Scott Pruitt is trying to change his image.
The U.S. EPA chief has been pilloried by Democrats and environmentalists who say he’s gutted environmental regulations, gotten too cozy with the industries he’s charged with policing, tried to weaken EPA through budget cuts and pulled environmental cops from enforcement work to serve as his around-the-clock bodyguards.
Now Pruitt’s fighting back in what appears to be a concerted effort to paint himself as an environmental enforcer.
"I don’t spend any time with polluters. I prosecute polluters," he told Time in an interview earlier this month when he was asked about criticisms surrounding his industry-friendly approach.
In a separate interview this month with Bloomberg, Pruitt vowed "to go after bad actors and go after polluters." He said of his critics, "They don’t know me. … I’ve led a grand jury. We are going to do enforcement."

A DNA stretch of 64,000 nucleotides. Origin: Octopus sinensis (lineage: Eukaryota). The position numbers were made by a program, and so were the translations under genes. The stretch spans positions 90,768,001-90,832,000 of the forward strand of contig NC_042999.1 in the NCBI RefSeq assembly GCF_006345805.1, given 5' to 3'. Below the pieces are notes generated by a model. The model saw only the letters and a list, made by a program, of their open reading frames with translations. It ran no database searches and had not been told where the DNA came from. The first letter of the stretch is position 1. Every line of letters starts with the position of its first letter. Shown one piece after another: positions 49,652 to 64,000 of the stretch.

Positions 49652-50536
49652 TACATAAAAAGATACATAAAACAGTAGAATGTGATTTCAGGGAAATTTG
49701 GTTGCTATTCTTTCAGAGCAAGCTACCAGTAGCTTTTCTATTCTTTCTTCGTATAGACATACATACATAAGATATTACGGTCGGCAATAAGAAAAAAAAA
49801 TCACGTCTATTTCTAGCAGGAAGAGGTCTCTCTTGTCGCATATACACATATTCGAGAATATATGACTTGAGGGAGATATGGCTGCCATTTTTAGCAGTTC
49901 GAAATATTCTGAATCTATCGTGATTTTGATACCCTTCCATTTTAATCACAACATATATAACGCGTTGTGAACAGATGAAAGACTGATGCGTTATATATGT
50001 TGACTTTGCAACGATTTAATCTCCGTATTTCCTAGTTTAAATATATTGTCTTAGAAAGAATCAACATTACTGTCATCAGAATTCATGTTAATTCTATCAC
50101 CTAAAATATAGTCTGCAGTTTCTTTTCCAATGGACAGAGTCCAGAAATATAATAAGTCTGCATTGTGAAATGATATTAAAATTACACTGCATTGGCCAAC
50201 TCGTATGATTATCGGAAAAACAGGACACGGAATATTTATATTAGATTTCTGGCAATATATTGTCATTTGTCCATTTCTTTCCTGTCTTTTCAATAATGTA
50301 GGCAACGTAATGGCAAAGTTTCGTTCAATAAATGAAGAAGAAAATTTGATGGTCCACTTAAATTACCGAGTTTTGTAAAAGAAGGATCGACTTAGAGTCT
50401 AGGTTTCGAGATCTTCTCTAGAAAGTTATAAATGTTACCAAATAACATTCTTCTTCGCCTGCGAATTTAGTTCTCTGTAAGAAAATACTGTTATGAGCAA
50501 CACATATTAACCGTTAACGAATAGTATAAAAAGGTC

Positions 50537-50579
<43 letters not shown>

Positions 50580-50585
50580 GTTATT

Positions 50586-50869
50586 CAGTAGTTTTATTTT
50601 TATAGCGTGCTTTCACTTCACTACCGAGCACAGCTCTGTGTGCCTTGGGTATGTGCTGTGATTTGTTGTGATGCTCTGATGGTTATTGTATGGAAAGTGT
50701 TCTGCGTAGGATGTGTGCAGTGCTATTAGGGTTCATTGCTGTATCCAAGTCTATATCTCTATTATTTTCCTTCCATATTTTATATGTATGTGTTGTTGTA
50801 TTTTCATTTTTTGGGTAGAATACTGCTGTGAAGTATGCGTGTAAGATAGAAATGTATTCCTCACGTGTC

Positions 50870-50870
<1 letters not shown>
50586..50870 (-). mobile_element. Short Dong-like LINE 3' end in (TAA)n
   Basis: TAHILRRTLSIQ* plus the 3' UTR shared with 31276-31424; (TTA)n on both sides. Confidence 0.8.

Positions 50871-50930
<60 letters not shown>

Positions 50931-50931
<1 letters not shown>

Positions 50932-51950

A day later on Twitter, he posted a photo of himself addressing EPA’s criminal enforcement investigators who he said were "working hard to ensure bad actors are held accountable."
The post came shortly after an EPA official revealed that most of the criminal investigators who had been tasked to Pruitt’s security detail were returning to their regular enforcement jobs (Greenwire, Oct. 20). Pruitt came under fire from critics after special agents were pulled from the criminal enforcement staff to help fill in the gaps in his 24/7 security detail — unprecedented coverage for an EPA administrator.
The recent batch of interviews and social media posts portraying Pruitt as an EPA chief who’s tough on polluters comes after months of Pruitt describing himself as a defender of EPA’s "core mission" of protecting clean air and water.
From his first day in office, Pruitt sought to depict himself as someone who would refocus an agency that had overstretched itself tackling climate change, support state authority to regulate the environment and return EPA to focusing on conventional pollutants.
"Before he was confirmed, Administrator Pruitt said that he planned to enforce environmental laws and hold those that violate them accountable," said EPA spokesman Jahan Wilcox.
Some of his supporters think he’s gotten a bad rap.